Family by Owen Mullen – Book Review
Family by Owen Mullen – Book Review
Author – Owen Mullen
Publisher – Boldwood Books
Pages – 410
Released – 21st January 2021
ISBN-13 – 978-1800484184
Format – ebook, paperback, audio
Rating – 5 Stars
I received a free copy of this book.
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Family – might be the death of you…
The Glass family business is crime, and they’re good at what they do. Vengeance took Luke Glass behind bars – but now he’s free and he’s never going back. Luke wants out of the gangster life – all he has to do is convince his family to let him go.
His brother holds the reins of the South London underworld in his brutal hands – nobody tells Danny Glass no and expects to live – not even DCI Oliver Stanford, bent copper and one of the Met’s rising stars. The way Danny sees it, his younger brother and sister Nina owe him everything. The price he demands is loyalty, and a war with their arch enemy gives him the leverage he needs to tie Luke to the family once more.
Luke can’t see a way out, until Danny commits a crime so terrible it can’t be forgiven. Love turns to hate when secrets are unearthed which pit brother against brother. Left with no choice but to choose a side, Nina holds the fate of the family in her hands.
Review by Julie
‘Family’ is the latest novel from the pen of Scottish author, Owen Mullen. We’re introduced to Team Glass; Danny and his younger siblings, Nina and Luke. Danny built up his empire after the death of his alcoholic father and now holds an area south of the River Thames in a vice like grip. The story is told in the past tense and we see some of the action through the eyes of Luke and his sections are written in the first person, with the remainder in the third person.
Luke has served a seven year prison sentence for his involvement in the death of a rival gang boss, Albert Anderson. Now released, he wants to start a new life away from his brother’s Machiavellian influence but someone is watching his every move and that someone wants to make him suffer for the past. Events soon supersede his plans and the stage is set for a gangland war to rival any in London’s history.
This book definitely packs a punch with a shocking opening scene. Its relentless pace takes the reader on a rollercoaster ride through the streets of London, from seedy pubs and clubs to the luxurious house owned by the senior police officer that Danny has in his pocket. Rollie Anderson, Albert’s son, has made Danny look foolish; we know Danny will retaliate but how and when?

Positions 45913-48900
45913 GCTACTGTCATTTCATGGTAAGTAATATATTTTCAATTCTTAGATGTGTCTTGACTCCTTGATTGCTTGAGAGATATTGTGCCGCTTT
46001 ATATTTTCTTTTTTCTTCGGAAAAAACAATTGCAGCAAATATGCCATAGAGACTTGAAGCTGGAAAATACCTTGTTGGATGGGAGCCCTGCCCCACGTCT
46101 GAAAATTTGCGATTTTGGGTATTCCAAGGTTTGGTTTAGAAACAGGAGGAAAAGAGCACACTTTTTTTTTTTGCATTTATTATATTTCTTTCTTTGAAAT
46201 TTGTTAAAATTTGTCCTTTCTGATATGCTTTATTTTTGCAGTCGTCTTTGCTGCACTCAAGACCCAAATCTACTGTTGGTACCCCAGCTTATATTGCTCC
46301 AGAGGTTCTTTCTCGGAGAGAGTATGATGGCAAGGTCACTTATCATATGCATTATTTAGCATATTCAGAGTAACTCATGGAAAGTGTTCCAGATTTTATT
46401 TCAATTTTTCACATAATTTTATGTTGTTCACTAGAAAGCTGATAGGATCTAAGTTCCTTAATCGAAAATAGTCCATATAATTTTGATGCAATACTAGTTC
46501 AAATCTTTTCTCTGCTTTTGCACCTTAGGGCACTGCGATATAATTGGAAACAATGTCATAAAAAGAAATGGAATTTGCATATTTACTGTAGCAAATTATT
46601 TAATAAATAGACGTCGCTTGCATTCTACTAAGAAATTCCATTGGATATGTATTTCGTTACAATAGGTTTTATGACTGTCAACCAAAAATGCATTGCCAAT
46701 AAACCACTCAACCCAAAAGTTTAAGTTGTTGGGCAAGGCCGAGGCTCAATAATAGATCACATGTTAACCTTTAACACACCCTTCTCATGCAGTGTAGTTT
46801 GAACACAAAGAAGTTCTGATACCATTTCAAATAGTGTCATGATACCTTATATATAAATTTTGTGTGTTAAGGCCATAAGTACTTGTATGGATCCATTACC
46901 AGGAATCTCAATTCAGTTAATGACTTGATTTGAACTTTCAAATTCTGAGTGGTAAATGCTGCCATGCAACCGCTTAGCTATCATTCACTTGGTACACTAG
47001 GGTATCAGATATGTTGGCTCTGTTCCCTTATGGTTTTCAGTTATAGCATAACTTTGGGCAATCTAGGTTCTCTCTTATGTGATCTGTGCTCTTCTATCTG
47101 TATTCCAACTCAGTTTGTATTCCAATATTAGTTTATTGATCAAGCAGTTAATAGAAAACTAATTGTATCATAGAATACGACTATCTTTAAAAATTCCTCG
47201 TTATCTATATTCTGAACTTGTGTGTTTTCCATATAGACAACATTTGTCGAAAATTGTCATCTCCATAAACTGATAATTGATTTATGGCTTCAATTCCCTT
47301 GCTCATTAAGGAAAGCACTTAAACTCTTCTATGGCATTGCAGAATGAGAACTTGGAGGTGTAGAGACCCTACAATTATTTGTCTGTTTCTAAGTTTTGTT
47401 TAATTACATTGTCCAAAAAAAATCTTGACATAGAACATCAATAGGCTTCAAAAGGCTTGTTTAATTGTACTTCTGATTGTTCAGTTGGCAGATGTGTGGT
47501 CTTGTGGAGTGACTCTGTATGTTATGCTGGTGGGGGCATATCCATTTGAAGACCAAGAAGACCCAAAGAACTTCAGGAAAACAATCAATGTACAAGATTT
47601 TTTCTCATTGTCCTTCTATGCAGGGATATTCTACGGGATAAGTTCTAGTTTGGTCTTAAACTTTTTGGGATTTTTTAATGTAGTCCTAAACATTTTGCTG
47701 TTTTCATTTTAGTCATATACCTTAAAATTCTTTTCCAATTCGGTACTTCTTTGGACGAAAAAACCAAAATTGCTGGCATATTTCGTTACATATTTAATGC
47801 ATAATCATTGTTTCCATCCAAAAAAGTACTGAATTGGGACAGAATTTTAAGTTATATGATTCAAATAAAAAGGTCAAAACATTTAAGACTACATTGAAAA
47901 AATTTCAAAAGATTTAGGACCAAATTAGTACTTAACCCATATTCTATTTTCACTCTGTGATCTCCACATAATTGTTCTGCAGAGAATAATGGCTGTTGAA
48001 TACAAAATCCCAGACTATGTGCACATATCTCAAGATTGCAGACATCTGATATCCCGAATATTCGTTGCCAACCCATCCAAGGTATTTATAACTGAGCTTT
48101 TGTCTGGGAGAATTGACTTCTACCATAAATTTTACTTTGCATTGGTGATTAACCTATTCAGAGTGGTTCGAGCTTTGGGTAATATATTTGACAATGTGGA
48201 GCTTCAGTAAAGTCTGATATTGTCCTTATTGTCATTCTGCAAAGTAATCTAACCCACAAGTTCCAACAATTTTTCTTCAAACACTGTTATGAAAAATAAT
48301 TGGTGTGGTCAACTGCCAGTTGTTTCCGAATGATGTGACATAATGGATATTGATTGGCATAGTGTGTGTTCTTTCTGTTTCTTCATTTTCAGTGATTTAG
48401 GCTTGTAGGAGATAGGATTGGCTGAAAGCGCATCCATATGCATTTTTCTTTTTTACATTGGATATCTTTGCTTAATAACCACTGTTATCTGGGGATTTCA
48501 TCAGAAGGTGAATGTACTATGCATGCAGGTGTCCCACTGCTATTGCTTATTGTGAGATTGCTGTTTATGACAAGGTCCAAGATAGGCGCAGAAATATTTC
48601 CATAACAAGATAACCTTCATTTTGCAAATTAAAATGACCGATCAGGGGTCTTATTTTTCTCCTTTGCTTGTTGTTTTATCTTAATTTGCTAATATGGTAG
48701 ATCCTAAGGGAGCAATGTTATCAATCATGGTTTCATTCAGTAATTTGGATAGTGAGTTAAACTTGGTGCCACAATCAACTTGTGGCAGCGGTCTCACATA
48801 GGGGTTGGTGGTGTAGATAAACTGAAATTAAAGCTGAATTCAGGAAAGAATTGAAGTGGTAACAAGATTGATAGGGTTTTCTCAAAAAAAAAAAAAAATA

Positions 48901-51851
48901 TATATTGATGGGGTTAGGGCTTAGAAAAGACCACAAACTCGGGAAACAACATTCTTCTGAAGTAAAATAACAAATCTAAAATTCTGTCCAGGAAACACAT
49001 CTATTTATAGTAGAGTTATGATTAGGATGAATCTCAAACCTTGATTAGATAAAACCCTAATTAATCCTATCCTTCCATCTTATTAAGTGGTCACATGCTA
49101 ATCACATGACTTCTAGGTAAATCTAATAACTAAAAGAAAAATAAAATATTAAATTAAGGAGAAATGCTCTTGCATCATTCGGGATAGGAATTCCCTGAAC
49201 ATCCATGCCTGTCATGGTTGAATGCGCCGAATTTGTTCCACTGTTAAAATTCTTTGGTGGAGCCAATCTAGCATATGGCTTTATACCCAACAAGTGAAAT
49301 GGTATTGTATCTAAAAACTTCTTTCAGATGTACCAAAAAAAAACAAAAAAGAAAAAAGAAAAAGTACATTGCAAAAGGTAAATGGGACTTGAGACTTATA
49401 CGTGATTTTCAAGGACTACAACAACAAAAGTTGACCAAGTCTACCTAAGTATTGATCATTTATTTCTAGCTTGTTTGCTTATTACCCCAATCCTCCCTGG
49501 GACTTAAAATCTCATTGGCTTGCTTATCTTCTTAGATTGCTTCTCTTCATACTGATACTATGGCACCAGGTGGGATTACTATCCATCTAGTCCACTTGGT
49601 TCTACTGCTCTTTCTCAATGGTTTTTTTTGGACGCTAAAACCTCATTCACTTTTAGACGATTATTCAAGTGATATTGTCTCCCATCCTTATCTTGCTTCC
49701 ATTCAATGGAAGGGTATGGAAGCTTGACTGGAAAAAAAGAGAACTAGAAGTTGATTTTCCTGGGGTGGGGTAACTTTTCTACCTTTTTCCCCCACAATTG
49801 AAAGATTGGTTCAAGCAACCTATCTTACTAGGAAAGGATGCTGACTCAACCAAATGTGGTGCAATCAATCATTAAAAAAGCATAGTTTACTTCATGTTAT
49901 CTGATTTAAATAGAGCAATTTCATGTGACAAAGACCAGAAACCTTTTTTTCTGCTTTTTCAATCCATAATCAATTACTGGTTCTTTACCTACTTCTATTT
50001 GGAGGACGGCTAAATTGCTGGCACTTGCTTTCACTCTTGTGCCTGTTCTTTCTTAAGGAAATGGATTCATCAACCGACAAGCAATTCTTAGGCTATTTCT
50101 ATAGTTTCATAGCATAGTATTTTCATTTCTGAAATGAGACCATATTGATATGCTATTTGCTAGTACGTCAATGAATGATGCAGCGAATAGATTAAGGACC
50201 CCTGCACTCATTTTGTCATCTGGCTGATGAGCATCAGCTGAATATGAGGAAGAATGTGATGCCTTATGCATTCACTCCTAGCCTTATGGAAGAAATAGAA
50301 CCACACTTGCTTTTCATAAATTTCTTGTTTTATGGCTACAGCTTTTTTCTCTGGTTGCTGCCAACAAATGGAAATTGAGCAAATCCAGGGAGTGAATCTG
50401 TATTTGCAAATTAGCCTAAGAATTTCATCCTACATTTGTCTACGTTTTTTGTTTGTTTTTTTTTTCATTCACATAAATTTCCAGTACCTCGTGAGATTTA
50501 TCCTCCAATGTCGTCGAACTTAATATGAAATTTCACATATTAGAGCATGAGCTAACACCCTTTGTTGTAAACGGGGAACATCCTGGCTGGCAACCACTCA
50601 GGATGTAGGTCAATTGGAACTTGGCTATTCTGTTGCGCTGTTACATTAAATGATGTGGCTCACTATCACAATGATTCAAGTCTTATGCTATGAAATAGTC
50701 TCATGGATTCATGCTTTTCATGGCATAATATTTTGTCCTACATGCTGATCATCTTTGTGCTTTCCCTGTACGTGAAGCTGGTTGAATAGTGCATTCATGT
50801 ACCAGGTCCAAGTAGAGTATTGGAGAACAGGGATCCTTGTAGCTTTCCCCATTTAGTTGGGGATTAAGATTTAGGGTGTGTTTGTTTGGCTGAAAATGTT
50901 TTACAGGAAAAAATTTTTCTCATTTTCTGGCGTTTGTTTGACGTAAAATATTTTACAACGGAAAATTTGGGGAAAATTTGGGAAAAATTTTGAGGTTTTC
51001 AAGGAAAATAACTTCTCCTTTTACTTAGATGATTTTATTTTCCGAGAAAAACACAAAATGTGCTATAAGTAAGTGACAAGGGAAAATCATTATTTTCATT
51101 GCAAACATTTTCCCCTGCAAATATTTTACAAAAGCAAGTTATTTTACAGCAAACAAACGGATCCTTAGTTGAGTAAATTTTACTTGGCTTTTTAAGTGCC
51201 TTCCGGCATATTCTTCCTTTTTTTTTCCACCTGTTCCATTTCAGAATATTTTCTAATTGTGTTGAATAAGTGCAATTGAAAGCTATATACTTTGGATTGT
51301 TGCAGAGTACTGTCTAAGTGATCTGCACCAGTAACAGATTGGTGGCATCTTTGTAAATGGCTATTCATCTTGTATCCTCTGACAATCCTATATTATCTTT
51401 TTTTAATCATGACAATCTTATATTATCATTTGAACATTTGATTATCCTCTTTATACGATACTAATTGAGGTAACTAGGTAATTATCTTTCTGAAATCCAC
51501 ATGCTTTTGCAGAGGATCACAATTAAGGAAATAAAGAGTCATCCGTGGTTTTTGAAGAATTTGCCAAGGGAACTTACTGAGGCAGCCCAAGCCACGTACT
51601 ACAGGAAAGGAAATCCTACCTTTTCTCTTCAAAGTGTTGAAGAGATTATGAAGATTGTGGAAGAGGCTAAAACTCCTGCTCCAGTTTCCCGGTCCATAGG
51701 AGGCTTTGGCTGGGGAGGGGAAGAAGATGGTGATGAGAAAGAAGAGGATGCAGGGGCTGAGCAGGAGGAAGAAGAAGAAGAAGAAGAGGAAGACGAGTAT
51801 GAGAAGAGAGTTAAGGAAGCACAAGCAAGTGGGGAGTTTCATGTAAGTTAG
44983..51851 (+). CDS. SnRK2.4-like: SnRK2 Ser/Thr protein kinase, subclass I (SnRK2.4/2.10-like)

The plot and subplots lay before us many negative human emotions; fear, disgust, shame, hatred, greed, envy, revenge and guilt. In contrast, we have small glimmers of positivity in the form of hope, trust, loyalty and love. The structure is tight and the characters complex. We witness Luke’s struggle with his conscience; the old life dragging him back into crime, against a chance of freedom to start afresh. We see how Nina resorts to desperate measures to cover her tracks and we watch as Danny descends from mindless cruelty to sadistic madness as his grip on reality diminishes. In addition, we glimpse into the lives of some peripheral players so that they can then act out memorable and heart-wrenching cameos.
In the world of the gangster, you have to be ruthless and without exception, the main participants in this story fit the bill. This is a tale of survival of the fittest; back the vanquished side and you’re literally dicing with death. There are a host of literary devices on display here, all playing their part in bringing this multi-layered, slick plot to its conclusion. We have foreshadowing in abundance and I am particularly impressed with the misdirection that the author slips in, and commend him for his ingenuity.
‘Family’ will appeal to fans of the hard-hitting thriller genre but if you’re of a delicate disposition some of the scenes may be upsetting. For me, it was a great read and I have no hesitation in awarding five stars.